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(Reference retrieved automatically from Web of Science through information on FAPESP grant and its corresponding number as mentioned in the publication by the authors.)

Spectral analysis of amazon canopy phenology during the dry season using a tower hyperspectral camera and modis observations

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Author(s):
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de Moura, Yhasmin Mendes [1] ; Galvao, Lenio Soares [1] ; Hilker, Thomas [2] ; Wu, Jin [3, 4] ; Saleska, Scott [3] ; do Amaral, Cibele Hummel [5] ; Nelson, Bruce Walker [6] ; Lopes, Aline Pontes [1] ; Wiedeman, Kenia K. [3, 7] ; Prohaska, Neill [3] ; de Oliveira, Raimundo Cosme [8] ; Machado, Carolyne Bueno [1] ; Aragao, Luiz E. O. C. [9, 1]
Total Authors: 13
Affiliation:
[1] INPE, Ave Astronautas 1758, BR-12245970 Sao Jose Dos Campos, SP - Brazil
[2] Univ Southampton, Dept Geog & Environm, Southampton SO17 1BJ, Hants - England
[3] Univ Arizona, Dept Ecol & Evolutionary Biol, Tucson, AZ 85721 - USA
[4] Brookhaven Natl Lab, Environm & Climate Sci Dept, Upton, NY 11973 - USA
[5] Univ Fed Vicosa, BR-36570900 Vicosa, MG - Brazil
[6] INPA, Dept Dinam Ambiental, Av Andre Araujo 2936, BR-69067375 Manaus, Amazonas - Brazil
[7] Harvard Univ, John A Paulson Sch Engn & Appl Sci, Cambridge, MA 02138 - USA
[8] Empresa Brasileira Pesquisa Agr EMBRAPA, Ctr Pesquisa Agroflorestal Amazonia Oriental, BR-66095100 Belem, Para - Brazil
[9] Univ Exeter, Coll Life & Environm Sci, Exeter EX4 4RJ, Devon - England
Total Affiliations: 9
Document type: Journal article
Source: ISPRS JOURNAL OF PHOTOGRAMMETRY AND REMOTE SENSING; v. 131, p. 52-64, SEP 2017.
Web of Science Citations: 18
Abstract

The association between spectral reflectance and canopy processes remains challenging for quantifying large-scale canopy phenological cycles in tropical forests. In this study, we used a tower-mounted hyper spectral camera in an eastern Amazon forest to assess how canopy spectral signals of three species are linked with phenological processes in the 2012 dry season. We explored different approaches to disentangle the spectral components of canopy phenology processes and analyze their variations over time using 17 images acquired by the camera. The methods included linear spectral mixture analysis (SMA); principal component analysis (PCA); continuum removal (CR); and first-order derivative analysis. In addition, three vegetation indices potentially sensitive to leaf flushing, leaf loss and leaf area index (LAI) were calculated: the Enhanced Vegetation Index (EVI), Normalized Difference Vegetation Index (NDVI) and the entitled Green-Red Normalized Difference (GRND) index. We inspected also the consistency of the camera observations using Moderate Resolution Imaging Spectroradiometer (MODIS) and available phenological data on new leaf production and LAI of young, mature and old leaves simulated by a leaf demography-ontogeny model. The results showed a diversity of phenological responses during the 2012 dry season with related changes in canopy structure and greenness values. Because of the differences in timing and intensity of leaf flushing and leaf shedding, Erisma uncinatum, Manilkara huberi and Chamaecrista xinguensis presented different green vegetation (GV) and non-photosynthetic vegetation (NPV) SMA fractions; distinct PCA scores; changes in depth, width and area of the 681-nm chlorophyll absorption band; and variations over time in the EVI, GRND and NDVI. At the end of dry season, GV increased for Erisma uncinatum, while NPV increased for Chamaecrista xinguensis. For Manilkara huberi, the NPV first increased in the beginning of August and then decreased toward September with new foliage. Variations in red-edge position were not statistically significant between the species and across dates at the 95% confidence level. The camera data were affected by view-illumination effects, which reduced the SMA shade fraction over time. When MODIS data were corrected for these effects using the Multi-Angle Implementation of Atmospheric Correction Algorithm (MAIAC), we observed an EVI increase toward September that closely tracked the modeled LAI of mature leaves (3-5 months). Compared to the EVI, the GRND was a better indicator of leaf flushing because the modeled production of new leaves peaked in August and then declined in September following the GRND closely. While the EVI was more related to changes in mature leaf area, the GRND was more associated with new leaf flushing. (C) 2017 International Society for Photogrammetry and Remote Sensing, Inc. (ISPRS). Published by Elsevier B.V. All rights reserved. (AU)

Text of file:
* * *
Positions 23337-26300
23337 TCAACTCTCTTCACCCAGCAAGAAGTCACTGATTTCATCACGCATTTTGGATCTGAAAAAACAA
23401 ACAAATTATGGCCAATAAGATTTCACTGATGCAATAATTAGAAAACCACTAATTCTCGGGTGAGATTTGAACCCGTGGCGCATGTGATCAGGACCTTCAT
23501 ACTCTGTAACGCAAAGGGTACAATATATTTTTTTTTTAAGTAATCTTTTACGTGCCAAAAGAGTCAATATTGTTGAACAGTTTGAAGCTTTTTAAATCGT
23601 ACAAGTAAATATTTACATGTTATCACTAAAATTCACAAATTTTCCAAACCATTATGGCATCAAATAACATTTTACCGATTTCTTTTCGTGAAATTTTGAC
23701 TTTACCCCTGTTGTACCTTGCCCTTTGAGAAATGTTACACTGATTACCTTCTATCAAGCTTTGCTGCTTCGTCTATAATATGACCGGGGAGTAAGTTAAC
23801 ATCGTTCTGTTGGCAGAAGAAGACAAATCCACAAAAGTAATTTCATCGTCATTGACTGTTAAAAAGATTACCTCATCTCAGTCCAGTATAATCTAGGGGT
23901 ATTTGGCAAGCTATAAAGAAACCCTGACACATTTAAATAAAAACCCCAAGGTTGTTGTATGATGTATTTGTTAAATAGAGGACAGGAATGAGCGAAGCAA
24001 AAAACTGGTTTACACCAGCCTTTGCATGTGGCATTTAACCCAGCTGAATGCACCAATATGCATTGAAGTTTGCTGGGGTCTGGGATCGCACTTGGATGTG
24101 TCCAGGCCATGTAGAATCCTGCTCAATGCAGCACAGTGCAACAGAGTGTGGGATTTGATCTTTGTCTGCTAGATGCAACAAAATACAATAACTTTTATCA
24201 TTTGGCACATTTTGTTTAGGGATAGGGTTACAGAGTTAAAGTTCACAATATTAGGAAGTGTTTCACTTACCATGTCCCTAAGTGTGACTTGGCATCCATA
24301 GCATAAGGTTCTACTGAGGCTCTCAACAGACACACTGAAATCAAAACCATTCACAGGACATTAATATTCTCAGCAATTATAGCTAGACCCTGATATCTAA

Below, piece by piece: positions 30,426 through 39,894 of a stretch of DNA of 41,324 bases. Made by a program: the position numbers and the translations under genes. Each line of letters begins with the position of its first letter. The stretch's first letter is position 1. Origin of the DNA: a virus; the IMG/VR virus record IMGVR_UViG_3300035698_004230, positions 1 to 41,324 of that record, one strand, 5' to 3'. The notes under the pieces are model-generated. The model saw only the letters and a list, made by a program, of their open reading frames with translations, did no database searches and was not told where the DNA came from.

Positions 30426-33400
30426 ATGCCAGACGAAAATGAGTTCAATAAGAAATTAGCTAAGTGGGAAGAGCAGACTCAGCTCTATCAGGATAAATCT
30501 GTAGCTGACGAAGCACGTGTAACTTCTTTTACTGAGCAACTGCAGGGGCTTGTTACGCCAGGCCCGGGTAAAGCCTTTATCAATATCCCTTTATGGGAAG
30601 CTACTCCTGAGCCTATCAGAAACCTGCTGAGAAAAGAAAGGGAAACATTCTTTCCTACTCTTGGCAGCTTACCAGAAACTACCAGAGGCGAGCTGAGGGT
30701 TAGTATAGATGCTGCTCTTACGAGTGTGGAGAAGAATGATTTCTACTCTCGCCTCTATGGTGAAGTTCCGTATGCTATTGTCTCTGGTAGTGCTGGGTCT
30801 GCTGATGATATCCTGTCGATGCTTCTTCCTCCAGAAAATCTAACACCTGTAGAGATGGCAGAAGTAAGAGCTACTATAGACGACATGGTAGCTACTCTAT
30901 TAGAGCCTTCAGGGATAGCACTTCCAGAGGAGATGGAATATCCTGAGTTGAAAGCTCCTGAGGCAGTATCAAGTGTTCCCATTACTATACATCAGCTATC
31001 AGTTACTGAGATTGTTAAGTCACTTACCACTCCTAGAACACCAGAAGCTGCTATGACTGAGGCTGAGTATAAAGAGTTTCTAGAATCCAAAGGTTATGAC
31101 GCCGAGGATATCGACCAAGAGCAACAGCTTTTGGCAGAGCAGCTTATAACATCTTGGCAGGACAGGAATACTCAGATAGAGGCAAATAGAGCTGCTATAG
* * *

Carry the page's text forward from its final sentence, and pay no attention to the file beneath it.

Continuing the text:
FAPESP's process: 13/50533-5 - Understanding the response of photosynthetic metabolism in tropical forests to seasonal climate variations
Grantee:Luiz Eduardo Oliveira e Cruz de Aragão
Support type: Regular Research Grants